Alignment studies also estimate the probability that a student with a specific RIT score will achieve a status of proficient or better on her or his state test. Because all states set their own standards for proficiency and may use different tests for measuring student achievement, alignment studies are usually necessary for each state. These scale alignment studies are completed on a quarterly basis. Because alignment studies generally use the publicly posted state assessment results, the state must have completed testing and posted the results before the study can be attempted. This means that states administering spring tests generally will not have alignment study results until sometime during the fall or winter.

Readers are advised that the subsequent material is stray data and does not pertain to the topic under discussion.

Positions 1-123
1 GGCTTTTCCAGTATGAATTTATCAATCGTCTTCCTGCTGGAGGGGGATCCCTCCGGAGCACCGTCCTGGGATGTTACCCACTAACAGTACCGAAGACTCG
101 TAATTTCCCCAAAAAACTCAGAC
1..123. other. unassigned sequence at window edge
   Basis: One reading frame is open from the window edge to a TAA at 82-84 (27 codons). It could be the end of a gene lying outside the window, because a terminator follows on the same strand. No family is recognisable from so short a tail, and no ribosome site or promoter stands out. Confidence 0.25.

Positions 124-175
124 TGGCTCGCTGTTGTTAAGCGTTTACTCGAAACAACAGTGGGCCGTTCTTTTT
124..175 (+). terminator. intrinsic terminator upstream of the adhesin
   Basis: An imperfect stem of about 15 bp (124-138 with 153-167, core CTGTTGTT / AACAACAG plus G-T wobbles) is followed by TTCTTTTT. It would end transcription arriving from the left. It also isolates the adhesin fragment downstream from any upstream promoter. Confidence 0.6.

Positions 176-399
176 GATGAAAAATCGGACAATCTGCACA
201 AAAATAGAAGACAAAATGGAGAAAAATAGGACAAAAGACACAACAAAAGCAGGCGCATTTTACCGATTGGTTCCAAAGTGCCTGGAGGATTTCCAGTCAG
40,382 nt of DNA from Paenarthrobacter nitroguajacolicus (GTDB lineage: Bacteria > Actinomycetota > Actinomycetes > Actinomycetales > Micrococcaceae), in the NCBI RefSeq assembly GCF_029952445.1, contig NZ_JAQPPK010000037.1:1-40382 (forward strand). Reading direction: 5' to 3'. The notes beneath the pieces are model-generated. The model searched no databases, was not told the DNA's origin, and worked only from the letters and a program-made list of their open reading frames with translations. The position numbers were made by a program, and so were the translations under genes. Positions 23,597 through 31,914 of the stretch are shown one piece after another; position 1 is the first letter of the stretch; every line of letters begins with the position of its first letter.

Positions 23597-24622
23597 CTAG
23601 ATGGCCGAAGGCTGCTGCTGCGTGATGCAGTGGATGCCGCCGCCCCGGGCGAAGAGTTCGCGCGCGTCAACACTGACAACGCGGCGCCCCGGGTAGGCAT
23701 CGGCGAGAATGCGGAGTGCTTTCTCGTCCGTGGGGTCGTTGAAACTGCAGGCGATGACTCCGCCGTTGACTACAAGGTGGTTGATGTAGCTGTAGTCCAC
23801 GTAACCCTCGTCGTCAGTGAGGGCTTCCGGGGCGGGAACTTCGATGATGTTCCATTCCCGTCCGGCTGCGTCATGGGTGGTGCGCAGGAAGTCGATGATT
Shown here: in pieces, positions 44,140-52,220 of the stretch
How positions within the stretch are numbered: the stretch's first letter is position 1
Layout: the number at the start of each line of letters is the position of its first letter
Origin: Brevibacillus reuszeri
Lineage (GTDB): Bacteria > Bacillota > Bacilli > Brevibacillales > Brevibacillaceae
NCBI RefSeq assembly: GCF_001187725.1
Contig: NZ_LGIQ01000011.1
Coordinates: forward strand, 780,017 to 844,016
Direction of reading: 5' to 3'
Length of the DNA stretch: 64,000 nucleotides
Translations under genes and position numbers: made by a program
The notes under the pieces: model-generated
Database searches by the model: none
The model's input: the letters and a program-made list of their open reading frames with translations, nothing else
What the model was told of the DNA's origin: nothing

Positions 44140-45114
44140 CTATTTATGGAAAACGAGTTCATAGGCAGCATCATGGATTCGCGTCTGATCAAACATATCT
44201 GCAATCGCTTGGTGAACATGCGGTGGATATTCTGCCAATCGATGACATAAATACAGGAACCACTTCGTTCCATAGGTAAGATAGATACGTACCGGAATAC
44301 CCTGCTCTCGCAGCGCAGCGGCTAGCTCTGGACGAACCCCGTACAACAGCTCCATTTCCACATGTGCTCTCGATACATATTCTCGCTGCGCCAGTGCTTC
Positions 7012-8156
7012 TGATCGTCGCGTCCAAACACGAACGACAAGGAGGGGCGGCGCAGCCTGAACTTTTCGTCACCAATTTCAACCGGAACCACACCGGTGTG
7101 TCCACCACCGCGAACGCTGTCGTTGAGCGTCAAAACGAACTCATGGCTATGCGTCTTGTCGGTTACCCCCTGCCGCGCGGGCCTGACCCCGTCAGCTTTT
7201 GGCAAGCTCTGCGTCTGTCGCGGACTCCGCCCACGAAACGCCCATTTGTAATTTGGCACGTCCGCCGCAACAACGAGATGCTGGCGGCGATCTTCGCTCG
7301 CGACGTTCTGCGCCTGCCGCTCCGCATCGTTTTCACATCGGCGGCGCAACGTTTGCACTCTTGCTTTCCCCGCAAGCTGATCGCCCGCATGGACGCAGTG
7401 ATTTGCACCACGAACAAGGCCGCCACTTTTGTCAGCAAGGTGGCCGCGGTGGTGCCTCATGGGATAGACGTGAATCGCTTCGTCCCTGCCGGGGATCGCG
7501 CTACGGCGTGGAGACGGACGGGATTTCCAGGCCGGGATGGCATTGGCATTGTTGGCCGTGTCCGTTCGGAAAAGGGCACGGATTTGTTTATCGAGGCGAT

New state alignment studies will be completed in the first quarter that NWEA researchers obtain sufficient sample size of test records to complete the study. When states use this information with NWEA assessments, member schools can monitor their students' progress toward the proficiency standards for their states. This has been an important step toward helping our schools and districts to meet the No Child Left Behind legislation. School districts can get copies of their state alignment studies from the research section of the NWEA web site and use the data for planning of curricular and instructional improvements.